A year after Fatima Bano, a resident of Choskore village in the Union Territory of Ladakh, became the first woman from Kargil to get a ‘Ladakh resident’ certificate, she added another feather to her cap by becoming the first woman carpenter of Ladakh. Back in 2021, local officials organized special camps to issue documents across the district. Kargil Additional Deputy Commissioner (ADC) Tsering Motup issued the first resident certificate at the tehsildar’s office.
Nearly three months after reserving all subordinate services for local residents, the Ladakh administration on provisionally defined ‘residents of the Union Territory’ for the purpose of appointment to all non-gazetted posts at the establishment of any department or service. An order was also issued in this regard. As per the Ladakh Resident Certificate Order 2021, any person who has a Permanent Resident Certificate (PRC) issued by the Competent Authority in Leh and Kargil or belongs to the category of persons eligible for issue of PRC by the Competent Authority shall be ‘ shall be entitled to obtain ‘Resident Certificate’. On August 5, 2019, the central government bifurcated the erstwhile state of Jammu and Kashmir into two union territories and carved out Ladakh as a separate union territory.
Now back to her latest feat, Fatima Bano, a mother of five from the cold desert region of Kargil, is scripting a change by mastering the art of male-dominated carpentry. She started her journey 25 years back when she used to help her husband in his carpentry business.
Nicknamed ‘Aunt with a Hammer’, Fatima learned the finer points of carpentry within a few years. Living with a family of six including her husband and five children, she says her family has been her backbone.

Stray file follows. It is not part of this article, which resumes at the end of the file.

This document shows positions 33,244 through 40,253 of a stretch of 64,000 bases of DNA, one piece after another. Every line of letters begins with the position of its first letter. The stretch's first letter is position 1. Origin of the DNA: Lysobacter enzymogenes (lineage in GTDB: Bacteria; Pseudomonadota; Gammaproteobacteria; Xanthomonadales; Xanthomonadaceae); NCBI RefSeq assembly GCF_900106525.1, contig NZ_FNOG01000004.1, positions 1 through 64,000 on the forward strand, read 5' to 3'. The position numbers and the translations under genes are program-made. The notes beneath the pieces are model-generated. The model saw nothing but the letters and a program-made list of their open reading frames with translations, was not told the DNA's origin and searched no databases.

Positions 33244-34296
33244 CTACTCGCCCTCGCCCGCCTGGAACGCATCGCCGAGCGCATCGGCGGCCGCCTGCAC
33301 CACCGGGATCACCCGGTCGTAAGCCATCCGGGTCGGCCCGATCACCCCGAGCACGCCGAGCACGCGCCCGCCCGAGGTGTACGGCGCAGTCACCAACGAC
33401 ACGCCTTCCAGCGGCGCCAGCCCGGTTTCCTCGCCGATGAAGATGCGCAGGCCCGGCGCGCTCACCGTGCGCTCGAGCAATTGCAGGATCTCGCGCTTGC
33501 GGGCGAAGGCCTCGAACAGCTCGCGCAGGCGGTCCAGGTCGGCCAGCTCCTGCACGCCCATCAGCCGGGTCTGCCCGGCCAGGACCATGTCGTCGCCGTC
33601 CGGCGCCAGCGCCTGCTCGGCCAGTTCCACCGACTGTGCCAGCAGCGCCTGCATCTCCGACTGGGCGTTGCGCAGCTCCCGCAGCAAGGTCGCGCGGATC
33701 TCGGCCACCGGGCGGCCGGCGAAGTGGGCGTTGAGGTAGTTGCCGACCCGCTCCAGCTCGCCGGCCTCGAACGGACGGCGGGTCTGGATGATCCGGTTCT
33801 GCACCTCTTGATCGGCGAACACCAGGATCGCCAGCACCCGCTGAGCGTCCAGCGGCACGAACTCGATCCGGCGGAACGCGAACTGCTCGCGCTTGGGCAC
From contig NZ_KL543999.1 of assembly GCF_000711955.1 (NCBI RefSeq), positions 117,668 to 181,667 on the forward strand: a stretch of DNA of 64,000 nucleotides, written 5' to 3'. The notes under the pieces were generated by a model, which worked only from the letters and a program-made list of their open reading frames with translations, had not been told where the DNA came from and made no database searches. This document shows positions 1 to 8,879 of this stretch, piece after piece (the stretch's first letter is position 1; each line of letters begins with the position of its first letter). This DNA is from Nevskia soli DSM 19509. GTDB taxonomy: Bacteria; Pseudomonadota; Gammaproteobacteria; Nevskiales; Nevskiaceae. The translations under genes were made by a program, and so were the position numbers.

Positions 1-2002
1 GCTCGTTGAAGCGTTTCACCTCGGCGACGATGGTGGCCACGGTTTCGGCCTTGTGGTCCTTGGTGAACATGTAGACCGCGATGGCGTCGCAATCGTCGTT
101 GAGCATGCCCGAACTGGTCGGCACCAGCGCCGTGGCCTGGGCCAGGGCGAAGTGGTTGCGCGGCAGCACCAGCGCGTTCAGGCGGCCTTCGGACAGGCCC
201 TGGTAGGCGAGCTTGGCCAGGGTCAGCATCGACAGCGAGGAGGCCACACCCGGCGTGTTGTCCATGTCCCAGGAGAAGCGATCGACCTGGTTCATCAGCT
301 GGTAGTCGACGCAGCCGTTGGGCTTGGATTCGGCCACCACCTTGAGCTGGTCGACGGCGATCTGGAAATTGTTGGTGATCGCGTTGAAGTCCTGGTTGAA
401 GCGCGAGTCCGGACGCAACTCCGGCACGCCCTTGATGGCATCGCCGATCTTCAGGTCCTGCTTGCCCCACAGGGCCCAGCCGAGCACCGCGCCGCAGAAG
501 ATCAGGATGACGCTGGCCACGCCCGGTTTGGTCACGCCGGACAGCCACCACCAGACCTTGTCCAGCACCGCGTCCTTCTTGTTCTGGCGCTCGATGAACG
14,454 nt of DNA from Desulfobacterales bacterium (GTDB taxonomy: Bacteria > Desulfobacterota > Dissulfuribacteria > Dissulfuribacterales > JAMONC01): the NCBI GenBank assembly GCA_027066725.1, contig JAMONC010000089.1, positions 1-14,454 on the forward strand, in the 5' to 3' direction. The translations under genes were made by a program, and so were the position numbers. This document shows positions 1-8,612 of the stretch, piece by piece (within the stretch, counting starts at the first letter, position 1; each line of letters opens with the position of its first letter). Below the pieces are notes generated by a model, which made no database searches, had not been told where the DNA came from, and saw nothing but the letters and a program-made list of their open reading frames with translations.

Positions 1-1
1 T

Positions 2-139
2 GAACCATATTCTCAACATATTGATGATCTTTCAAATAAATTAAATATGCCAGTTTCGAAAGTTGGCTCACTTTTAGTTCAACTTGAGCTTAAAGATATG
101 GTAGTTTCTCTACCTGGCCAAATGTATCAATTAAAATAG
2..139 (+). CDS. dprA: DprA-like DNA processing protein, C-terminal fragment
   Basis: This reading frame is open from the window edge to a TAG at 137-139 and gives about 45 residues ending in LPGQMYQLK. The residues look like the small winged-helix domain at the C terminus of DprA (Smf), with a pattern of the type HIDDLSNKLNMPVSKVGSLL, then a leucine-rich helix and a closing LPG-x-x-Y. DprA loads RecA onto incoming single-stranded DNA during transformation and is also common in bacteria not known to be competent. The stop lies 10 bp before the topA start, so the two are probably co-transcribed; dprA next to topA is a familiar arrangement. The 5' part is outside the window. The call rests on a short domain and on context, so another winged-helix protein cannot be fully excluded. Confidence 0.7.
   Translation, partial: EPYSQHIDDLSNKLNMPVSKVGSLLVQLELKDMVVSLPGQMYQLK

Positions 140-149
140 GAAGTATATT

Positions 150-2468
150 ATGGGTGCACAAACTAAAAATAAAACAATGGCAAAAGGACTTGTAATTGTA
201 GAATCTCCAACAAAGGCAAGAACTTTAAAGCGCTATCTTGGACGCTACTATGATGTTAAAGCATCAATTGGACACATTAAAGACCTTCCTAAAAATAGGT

“My family has always supported me in my decisions and that is the reason why I have been working for so long.”
Fatima said she decided to take up carpentry after realizing that her husband needed an extra hand at work.
However, finding work as a carpenter was not always easy as the field is male-dominated. She says people shamed her, but that didn’t deter her. “There is no shame in doing anything unless it is illegal.”
They are well-versed in carpentry as well as embroidery and weaving. She believes that one needs the courage to do what he/she wants to do but few people get the encouragement.
Once successful, their perception of her changed. “They say I’m an inspiration to others,” said Fatima.
The stereotype around her job led many to advise her to stay home and take care of the kids. “I always choose to ignore such opinions.”
Having mastered her craft, Fatima is now making all kinds of furniture. She has also become proficient in wood carving and polishing.
Her five children also help her after school. “When my children return from school, they join us.”
“People make fun of us for involving our children in our work, but as long as we work with dignity, we don’t pay heed to criticism. Those who are ashamed of their work never learn anything in life,” Fatima signs off.__dailygoodmorningkashmir.com